Recall the image I gave you about a CPR – the Context is the wrapper holding the purpose and purpose is the box holding the gift – the results.

Using this metaphor it's obvious that we have to go and shop for a gift before we box and wrap it . . . so as always we begin with our intended results:


  • Our investor trusts us and we trust him or her
  • Our investor is someone with whom we want to build a long-term, successful relationship
  • Our investor feels appreciated
  • Our team feels excited, hopeful and motivated to succeed

Next, we look at purpose – why are we producing the results we’ve stated.  Using the metaphor, we’ve selected our gift and we need a box in which to put it.


To create real trust and connection with our potential investor so that:

  • He or she is likely to fund our company sufficiently so that;
  • We can fully develop our product and get it to market so that;
  • Every stakeholder is excited about our future.

Finally, we need a context for the whole thing – the perfect wrapper:


Listening Like Masters, Winning Like Moguls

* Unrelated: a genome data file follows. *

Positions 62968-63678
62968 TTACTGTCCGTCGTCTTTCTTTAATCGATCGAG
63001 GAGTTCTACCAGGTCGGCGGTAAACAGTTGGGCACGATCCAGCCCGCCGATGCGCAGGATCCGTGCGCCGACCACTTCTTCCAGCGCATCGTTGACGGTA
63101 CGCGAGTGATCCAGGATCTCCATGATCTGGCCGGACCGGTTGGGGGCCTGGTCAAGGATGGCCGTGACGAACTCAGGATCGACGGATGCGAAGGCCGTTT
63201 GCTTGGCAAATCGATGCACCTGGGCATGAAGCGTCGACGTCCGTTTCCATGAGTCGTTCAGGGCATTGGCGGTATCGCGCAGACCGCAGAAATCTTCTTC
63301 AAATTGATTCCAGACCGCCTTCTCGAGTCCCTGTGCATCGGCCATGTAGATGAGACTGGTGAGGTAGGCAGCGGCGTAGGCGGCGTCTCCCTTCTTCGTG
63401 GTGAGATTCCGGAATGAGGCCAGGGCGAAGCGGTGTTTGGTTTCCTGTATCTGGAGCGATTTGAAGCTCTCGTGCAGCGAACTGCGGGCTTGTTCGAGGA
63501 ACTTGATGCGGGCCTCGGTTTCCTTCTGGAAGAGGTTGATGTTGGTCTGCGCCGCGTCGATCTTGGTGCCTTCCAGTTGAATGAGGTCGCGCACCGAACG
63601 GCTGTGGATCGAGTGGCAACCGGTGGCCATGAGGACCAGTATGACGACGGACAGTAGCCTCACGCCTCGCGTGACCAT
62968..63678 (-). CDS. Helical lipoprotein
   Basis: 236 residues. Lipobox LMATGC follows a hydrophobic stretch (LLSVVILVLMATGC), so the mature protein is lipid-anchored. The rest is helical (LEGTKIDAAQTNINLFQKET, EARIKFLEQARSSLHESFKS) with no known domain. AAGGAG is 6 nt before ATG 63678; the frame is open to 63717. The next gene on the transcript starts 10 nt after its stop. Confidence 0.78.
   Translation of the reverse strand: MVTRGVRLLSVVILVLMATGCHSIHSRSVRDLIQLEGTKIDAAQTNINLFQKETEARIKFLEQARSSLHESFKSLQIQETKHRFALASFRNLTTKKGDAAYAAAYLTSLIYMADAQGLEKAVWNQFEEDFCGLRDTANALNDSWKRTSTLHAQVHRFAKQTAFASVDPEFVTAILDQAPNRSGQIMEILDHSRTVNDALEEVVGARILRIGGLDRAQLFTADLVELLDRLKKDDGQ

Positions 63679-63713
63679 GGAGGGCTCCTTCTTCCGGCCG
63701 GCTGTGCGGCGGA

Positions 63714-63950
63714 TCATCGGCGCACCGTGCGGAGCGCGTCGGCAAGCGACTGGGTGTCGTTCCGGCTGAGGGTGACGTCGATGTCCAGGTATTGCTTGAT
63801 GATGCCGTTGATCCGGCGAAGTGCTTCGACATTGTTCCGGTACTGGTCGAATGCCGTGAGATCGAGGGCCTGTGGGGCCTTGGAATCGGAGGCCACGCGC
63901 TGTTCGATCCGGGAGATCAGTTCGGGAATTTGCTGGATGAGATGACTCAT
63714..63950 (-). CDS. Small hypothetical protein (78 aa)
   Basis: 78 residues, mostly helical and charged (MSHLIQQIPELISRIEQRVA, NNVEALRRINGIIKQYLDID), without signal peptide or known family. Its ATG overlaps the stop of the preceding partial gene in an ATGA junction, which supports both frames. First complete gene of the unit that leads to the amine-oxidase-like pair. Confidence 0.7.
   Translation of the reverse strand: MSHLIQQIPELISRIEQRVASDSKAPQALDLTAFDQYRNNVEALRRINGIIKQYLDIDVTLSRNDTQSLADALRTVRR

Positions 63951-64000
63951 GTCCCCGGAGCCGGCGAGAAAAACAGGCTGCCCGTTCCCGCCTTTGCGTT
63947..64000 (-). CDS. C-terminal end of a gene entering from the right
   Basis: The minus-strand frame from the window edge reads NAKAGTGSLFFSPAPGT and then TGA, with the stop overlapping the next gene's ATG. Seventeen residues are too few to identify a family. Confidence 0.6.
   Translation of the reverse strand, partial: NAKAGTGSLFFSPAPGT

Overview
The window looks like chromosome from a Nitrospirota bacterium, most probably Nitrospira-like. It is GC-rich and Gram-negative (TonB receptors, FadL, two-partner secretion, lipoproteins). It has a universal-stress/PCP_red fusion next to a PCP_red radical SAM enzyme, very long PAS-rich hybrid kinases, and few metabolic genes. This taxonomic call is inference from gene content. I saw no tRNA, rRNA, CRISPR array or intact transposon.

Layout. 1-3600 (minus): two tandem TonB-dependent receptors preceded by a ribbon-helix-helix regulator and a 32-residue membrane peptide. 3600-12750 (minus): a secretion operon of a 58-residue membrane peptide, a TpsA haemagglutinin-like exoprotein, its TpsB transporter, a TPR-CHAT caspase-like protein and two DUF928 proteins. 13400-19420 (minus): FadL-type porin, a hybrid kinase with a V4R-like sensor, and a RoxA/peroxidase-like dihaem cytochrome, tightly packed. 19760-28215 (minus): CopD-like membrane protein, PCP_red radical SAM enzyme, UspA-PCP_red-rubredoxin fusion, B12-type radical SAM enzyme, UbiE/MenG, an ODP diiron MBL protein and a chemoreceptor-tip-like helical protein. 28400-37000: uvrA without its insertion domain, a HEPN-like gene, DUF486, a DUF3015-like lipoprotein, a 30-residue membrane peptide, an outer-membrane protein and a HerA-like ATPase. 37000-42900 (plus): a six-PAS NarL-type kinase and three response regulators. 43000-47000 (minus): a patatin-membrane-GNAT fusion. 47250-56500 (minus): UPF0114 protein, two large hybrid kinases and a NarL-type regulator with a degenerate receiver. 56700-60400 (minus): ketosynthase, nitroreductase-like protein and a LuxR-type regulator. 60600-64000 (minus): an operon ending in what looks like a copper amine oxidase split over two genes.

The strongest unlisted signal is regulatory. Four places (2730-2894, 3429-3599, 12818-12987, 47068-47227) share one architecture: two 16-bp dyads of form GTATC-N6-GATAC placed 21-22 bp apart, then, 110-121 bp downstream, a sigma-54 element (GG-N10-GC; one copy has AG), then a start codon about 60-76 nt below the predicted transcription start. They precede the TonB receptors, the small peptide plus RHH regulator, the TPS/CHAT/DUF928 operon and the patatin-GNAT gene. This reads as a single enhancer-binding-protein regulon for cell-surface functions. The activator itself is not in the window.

How’s that?

Play with it.  Make it your own.  Create a CPR that empowers you and reminds you to cultivate masterful listening and you’ll find that your investor meetings are enjoyable, productive and fulfilling. Even if a potential investor doesn’t fund your company, if you listen masterfully they are likely to form a positive impression of you, your team and your ideas.  Most importantly, you never know to whom they’ll say good things about you. Even if they don't invest in your company, they may like you and introduce you to someone who will. Empires have been built on such things and businesses have been funded this way, too.

Key takeaway:  To get funded you’re going to have to engage in multiple conversations with potential investors. Don’t try to “win” those conversations. Instead, endeavor to build trust and relatedness, because without those things investors simply won’t fund you. To accomplish this, practice masterful listening.  To do this, focus on situational awareness with investors, by listening for what’s most important to them and engaging them to talk about those things.  To help you remember to focus on them, not on you, create a CPR like the one provided here so that your context empowers you to listen masterfully.